A princess from the planet Tamaran, Koriand’r was betrayed by her elder sister who was passed over for the throne for her younger sister. Her sister was captured by alien invaders and tortured. She was able to escape after being granted enhanced abilities and found her way to Earth where she quickly befriended (and subsequently joined) the Teen Titans. She was a member of the group when it was at its peak of popularity in the 1980s. After leaving the team in the early 1990s, she largely disappeared from the DC Universe until a new version of the team formed in 1999. Since then, she has also been a member of the Outsiders and spent several years fight with the Red Hood and his team, the Outlaws. Most recently, she has been named the leader of the newest version of the Teen Titans. She is portrayed by Anna Diop in the DC Comic’s streaming series Titans and has been voiced by Hynden Walch in the long running Teen Titans/Teen Titans Go animated franchise.
Her most frequent collaborators are various members of the Teen Titans, as well as DC’s “Big Three” (Superman, Batman and Wonder Woman).
She has appeared in 57 issues of the New Titans series which ran between 1988 and 1995 and well as in 54 issues of the comedic Teen Titans Go series between 2003 and 2008.
#73 – Falcon
Created in 1969, the Falcon was part of the first generation of African-American superheroes in the two mainstream comic universes. After the deaths of his parents in two separate crimes, he gives up his community volunteer persona, moves to Los Angeles and becomes a gang member. He later finds himself on a secluded island where he helps Captain America defeat the Red Skull and gains a psychic connection to a falcon called Redwing. He adopts the falcon has his pet and joins Captain America as a masked crimefighter, serving as Cap’s partner throughout much of the 1970s. It’s during this time that he is given a set of mechanical flying “wings” by the Black Panther. In addition to his role as Captain America’s partner, he had a few stints as a member of the Avengers. When Captain America is aged into an old man, Falcon assumes the role of Captain America, although he gives up the shield and costume when Steve Rogers is returned to his Falcon persona. In the Marvel Cinematic Universe he has been portrayed by Anthony Mackie.
Aside from his longtime partner/mentor Captain America, the Falcon most frequently appeared with other members of the Avengers:
He appeared in 160 issues of Captain America Vol 1 between 1969 and 2011 and in 50 issues of the first Avengers series between 1971 and 2018.
#72 – Robin – Damian Wayne
The “secret son” of Bruce Wayne (a.k.a. Batman), he was raised by the villianous League of Assassins, by his mother Talia al Ghul (the assassin/occasional lover of Batman). When he was ten years old, he was deposited at Wayne Manor where he was determined to claim the mantle of Robin from it’s current owner, Tim Drake with whom he had immediate animosity for. Drake defeated the younger boy; but the two would clash repeatedly in the next few years. When Dick Grayson took on the mantle of Batman, he selected Damian to be his new Robin (with Tim becoming the new Red Robin) and when the New 52 recreated the DC Universe, Bruce Wayne was once again Batman and Damian was his Robin (although the previous histories of Dick Grayson, Jason Todd and Tim Drake fulfilling that role was maintained). In addition to being a core member of the Batman Family over the past decade, he’s also been a member of the Teen Titans and is currently one of the “Super Sons” along with the latest Superboy, Jonathan Samuel Kent.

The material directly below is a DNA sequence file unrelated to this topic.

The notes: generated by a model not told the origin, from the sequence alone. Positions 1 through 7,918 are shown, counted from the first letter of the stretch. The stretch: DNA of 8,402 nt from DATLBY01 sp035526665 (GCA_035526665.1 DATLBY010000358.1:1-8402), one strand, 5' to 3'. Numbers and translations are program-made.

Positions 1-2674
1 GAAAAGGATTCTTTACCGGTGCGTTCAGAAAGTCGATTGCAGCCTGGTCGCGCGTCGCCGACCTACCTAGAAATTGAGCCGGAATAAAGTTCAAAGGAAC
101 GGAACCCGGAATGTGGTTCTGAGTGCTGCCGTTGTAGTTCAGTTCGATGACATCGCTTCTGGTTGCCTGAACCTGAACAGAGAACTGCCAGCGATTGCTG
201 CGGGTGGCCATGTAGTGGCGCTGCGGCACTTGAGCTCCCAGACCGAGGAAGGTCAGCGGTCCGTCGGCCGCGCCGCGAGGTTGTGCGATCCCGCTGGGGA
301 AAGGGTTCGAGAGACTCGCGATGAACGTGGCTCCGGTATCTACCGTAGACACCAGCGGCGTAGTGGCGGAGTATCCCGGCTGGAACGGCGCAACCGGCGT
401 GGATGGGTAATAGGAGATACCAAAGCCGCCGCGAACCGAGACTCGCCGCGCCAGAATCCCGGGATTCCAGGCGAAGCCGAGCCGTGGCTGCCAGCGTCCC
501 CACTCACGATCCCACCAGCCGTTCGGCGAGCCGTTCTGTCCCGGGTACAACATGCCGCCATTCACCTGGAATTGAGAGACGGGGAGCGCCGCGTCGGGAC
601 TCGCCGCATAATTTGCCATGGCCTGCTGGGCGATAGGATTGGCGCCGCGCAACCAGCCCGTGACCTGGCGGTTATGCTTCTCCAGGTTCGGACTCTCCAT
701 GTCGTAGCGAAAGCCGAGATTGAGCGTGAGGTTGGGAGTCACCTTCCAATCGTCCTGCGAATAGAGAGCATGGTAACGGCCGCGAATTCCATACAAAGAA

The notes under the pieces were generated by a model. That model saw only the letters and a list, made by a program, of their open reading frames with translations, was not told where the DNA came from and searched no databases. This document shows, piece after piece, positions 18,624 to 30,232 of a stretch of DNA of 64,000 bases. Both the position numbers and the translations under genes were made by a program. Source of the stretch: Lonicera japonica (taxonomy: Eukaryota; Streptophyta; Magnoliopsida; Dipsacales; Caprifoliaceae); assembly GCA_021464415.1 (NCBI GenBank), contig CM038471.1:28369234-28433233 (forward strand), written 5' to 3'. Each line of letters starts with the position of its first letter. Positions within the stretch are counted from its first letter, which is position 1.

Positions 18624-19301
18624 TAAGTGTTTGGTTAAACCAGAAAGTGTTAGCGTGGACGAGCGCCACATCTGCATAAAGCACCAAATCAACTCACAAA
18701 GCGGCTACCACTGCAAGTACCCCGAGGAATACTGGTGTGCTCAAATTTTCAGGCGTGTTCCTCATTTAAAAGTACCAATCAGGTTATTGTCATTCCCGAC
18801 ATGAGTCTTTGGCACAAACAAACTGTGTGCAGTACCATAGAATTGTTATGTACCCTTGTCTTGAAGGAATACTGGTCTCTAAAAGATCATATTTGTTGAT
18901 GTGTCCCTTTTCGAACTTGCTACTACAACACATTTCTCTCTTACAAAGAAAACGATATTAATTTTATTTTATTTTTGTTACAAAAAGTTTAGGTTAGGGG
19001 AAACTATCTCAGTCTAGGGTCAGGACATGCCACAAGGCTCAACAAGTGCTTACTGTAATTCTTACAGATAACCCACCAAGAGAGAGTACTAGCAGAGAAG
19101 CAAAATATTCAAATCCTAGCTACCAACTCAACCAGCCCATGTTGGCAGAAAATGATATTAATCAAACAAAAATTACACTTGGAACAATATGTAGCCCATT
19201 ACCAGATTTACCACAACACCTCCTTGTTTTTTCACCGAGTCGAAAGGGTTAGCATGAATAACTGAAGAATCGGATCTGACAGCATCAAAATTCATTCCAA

With the exception of Superman, all of Damian Wayne’s most frequent collaborations are with members of the Batman family; including all three of his predecessors:
He has yet to appear in 50 issues of any one series, but did appear in 48 issues of the Batman and Robin series that ran between 2009 and 2011.
#71 – Doctor Doom
Born in the fictional Balkan state of Latveria, Victor von Doom’s early life was full of tragedy. His mother, a witch, was killed by the demon Mephisto and his father, a healer, was executed for “letting” the ruling Baron’s wife die. These early tragedies fueled von Doom’s desire to gain revenge. He mastered both science and witchcraft and went to NYU where he first met his future rival, Reed Richards (a.k.a. Mister Fantastic). Blaming a Richards’ experiment for his disfiguredment (it was a small scar), he vows revenge on the Richards and his Fantastic Four teammates. With his combination of Technological and Magical prowess, he became the Fantastic Four’s (and Marvel’s) greatest villain. He would succeed in seizing control of his homeland and used it (and the accompanying diplomatic immunity) to launch hundreds of attacks against the Fantastic Four and other heroes from the Marvel Universe. Despite all his evil, he was a competent (and popular) ruler and genuinely loved his family. He briefly attained status as a “God” and that changed his outlook. When Tony Stark retired as Iron Man, von Doom picked up the mantle of Iron Man and acted as a hero and when his homeland collapsed into terror in his absence, he was persuaded once again to take control and bring stability. Whether hero, villian or something inbetween; Doctor Doom remains one of the smartest minds in the Marvel Universe who will pursue any path that he sees as just. He was portrayed in the 2005 and 2007 Fantastic Four movies by Julian McMahon and in the failed 2015 relaunch by Toby Kebbell.
His most frequent appearances are against the members of the Fantastic Four, trailed by various members of the Avengers and his sometime collaborator/sometime rival/sometime enemy the Sub-Mariner:
As befitting his role as the greatest villain of the Fantastic Four, he has appeared in 104 issues of the first Fantastic Four series between it’s launch in 1962 and its ending in 2012.
We’re just over a week away from the debut of the eighth (and final) season of Game of Thrones. I thought I’d use some Data Science techniques to determine who, exactly, are the most important characters.